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Gandy v. Raemisch

Court of Appeals of Colorado, Third Division

August 10, 2017

Robert D. Gandy, Plaintiff-Appellant,
v.
Rick Raemisch, Executive Director, Colorado Department of Corrections; and Steve Hager, Director of Prisons, Colorado Department of Corrections, Defendants-Appellees.

         El Paso County District Court No. 16CV45 Honorable Edward S. Colt, Judge

          Gibson, Dunn & Crutcher LLP, Timothy M. Zimmerman, Reid F. Rector, John D.W. Partridge, Denver, Colorado, for Plaintiff-Appellant

          Cynthia H. Coffman, Attorney General, Kathryn A. Starnella, Assistant Attorney General, Denver, Colorado, for Defendants-Appellees

          OPINION

          BOORAS, JUDGE

         ¶ 1 Plaintiff, Robert D. Gandy, appeals the district court's judgment dismissing his complaint under C.R.C.P. 106 against defendants, Rick Raemisch, Executive Director of the Colorado Department of Corrections (Executive Director), and Steve Hager, Director of Prisons of the Colorado Department of Corrections (Director). We affirm in part, reverse in part, and remand with directions for further proceedings.

         I. Facts and Procedural Background

         ¶ 2 Gandy is a Canadian citizen serving a habitual criminal life sentence[1] in the custody of the Colorado Department of Corrections (DOC). Gandy has applied numerous times to the DOC to be transferred to serve the remainder of his sentence in the Canadian penal system. See Gandy v. Colo. Dep't of Corr., 2012 COA 100 (Gandy III); Gandy v. Colo. Dep't of Corr., (Colo.App. No. 07CA2381, Nov. 26, 2008) (not published pursuant to C.A.R. 35(f)) (Gandy II); Gandy v. Colo. Dep't of Corr., (Colo.App. No. 03CA1056, June 24, 2004) (not published pursuant to C.A.R. 35(f)) (Gandy I). His applications have been denied.

         ¶ 3 At issue is Gandy's September 3, 2015, application for transfer. On February 8, 2016, the Director denied Gandy's application in writing, referencing the Canadian Minister of Public Safety's 2012 denial of Gandy's most recent application. The Canadian application was denied based on Gandy's length of time abroad; the infrequency of his visits; his insufficient personal support or ties to Canada; the lack of evidence the transfer would promote public safety in Canada; and lack of evidence that any of these factors had changed since Gandy's previous applications for transfer. The Director said that, under DOC Administrative Regulation 550-05, Gandy would be eligible to reapply in two years. He suggested that Gandy use the interim period to "provide documentation that would support those reasons for denial having changed." But the Director did not forward Gandy's application to the Executive Director.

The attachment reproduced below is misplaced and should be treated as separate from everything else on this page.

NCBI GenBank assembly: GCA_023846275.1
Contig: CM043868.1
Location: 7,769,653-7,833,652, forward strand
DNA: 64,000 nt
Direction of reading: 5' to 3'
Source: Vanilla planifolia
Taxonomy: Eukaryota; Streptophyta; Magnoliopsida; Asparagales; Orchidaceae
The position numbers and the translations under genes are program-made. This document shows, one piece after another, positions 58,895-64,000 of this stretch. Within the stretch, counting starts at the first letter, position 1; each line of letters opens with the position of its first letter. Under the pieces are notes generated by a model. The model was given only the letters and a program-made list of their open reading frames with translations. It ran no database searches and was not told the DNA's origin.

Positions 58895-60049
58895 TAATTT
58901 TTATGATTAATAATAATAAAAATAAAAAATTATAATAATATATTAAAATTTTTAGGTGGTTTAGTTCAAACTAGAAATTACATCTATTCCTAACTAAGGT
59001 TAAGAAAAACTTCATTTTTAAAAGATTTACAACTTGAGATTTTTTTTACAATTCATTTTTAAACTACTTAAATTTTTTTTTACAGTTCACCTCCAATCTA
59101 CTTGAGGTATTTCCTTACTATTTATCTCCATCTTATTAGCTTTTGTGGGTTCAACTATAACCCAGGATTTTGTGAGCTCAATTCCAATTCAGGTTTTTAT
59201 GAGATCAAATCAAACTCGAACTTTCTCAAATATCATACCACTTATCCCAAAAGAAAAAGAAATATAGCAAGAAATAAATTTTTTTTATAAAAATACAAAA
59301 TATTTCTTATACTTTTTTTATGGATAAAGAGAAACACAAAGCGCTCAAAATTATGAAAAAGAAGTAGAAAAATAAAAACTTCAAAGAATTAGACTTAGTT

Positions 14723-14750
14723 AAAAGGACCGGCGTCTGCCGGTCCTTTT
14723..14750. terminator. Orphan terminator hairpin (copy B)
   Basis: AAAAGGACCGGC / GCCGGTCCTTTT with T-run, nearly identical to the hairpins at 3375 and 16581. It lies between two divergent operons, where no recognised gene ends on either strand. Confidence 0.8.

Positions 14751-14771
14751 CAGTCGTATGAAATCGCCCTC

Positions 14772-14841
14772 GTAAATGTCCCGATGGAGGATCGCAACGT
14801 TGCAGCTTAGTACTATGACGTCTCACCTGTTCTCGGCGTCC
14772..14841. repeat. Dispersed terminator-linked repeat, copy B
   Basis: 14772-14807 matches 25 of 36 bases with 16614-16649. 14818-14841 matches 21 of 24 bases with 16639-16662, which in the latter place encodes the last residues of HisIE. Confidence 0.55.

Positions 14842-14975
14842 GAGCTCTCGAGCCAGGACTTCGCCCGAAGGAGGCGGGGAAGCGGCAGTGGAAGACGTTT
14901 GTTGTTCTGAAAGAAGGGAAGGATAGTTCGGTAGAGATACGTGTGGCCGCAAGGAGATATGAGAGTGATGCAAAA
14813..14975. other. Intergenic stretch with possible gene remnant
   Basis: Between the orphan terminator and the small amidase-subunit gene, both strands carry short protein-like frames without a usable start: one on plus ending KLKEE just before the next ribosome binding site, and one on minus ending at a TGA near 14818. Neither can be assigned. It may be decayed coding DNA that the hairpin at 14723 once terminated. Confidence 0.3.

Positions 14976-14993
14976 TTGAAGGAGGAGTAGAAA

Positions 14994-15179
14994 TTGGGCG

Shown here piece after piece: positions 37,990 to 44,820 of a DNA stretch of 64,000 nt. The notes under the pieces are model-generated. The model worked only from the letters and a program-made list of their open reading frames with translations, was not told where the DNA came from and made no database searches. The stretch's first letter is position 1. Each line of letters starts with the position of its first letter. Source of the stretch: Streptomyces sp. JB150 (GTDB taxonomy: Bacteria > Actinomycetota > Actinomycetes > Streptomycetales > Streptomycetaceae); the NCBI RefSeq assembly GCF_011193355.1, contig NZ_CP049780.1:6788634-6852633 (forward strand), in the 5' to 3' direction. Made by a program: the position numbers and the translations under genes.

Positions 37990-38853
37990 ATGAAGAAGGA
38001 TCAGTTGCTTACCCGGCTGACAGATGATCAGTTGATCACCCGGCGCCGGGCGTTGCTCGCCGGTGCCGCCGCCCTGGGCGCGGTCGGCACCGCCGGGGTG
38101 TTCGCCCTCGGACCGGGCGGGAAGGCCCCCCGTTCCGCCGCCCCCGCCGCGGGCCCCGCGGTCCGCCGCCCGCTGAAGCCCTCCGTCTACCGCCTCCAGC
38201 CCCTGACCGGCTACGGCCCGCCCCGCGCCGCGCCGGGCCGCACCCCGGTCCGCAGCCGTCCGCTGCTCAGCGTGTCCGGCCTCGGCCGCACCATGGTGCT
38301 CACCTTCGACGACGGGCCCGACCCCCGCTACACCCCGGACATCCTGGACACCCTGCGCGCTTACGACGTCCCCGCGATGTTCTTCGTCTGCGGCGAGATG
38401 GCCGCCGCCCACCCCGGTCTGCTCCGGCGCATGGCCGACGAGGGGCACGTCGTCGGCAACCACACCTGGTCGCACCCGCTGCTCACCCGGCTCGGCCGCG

¶ 4 Gandy filed a complaint in the district court seeking mandamus relief. He asked the court to direct the DOC to "process and submit" his application for transfer to the United States Department of Justice. He also asked for "a nominal amount for punitive damages" for alleged violations of his constitutional rights. The court granted defendants' motion to dismiss Gandy's complaint pursuant to C.R.C.P. 12(b)(5) for failure to state a claim on which relief can be granted.

         ¶ 5 Gandy appeals the district court's dismissal of his complaint, contending that he stated a claim for mandamus relief under C.R.C.P. 106. He argues that, under the applicable state statute and DOC administrative regulation, he was entitled to final review of and decision on his transfer application by the Executive Director rather than the Director. He also asserts that the Director improperly imposed a two-year waiting period and "change of circumstances" requirements for any future transfer applications. Finally, Gandy alleges several constitutional violations.

         ¶ 6 Before we address Gandy's arguments, we first describe the framework of international treaty, state statute, and DOC administrative regulation that governs the transfer of a Canadian offender to serve his remaining sentence in Canada.

         II. Laws Governing Transfer of Offenders to Canada

         A. The Treaty

         ¶ 7 In 1978, the United States and Canada entered into a treaty "to enable [o]ffenders, with their consent, to serve sentences of imprisonment or parole or supervision in the country of which they are citizens, thereby facilitating their successful reintegration into society." Treaty on the Execution of Penal Sentences, Can.-U.S., Mar. 2, 1977, 30 U.S.T. 6263 (the Treaty).

         ¶ 8 Under certain conditions, an offender may apply for a transfer from the country in which he or she is incarcerated, known as the "Sending State." Id. at art. I(a); art. III, ¶ 3. Upon approval of the federal authorities, and, if the offender is a state prisoner, the state authorities, the offender's country of citizenship, known as the "Receiving State, " must also approve the transfer. Id. at art. I(b); art. III, ¶ 3.

         ¶ 9 The Treaty provides that

         No Offender shall be transferred unless:

(a) he is under a sentence of imprisonment for life; or
(b) the sentence which he is serving states a definite termination date, or the authorities authorized to fix such a date have so acted; or
(c) he is subject to confinement, custody or supervision under the laws of the Sending State respecting juvenile offenders; or
(d) he is subject to indefinite confinement as a dangerous or habitual offender.

Id. at art. III, ¶ 7.

         ¶ 10 "After a transfer is complete, the receiving country is responsible for the cost of incarceration and may not challenge, set aside, or otherwise modify the terms of the ...


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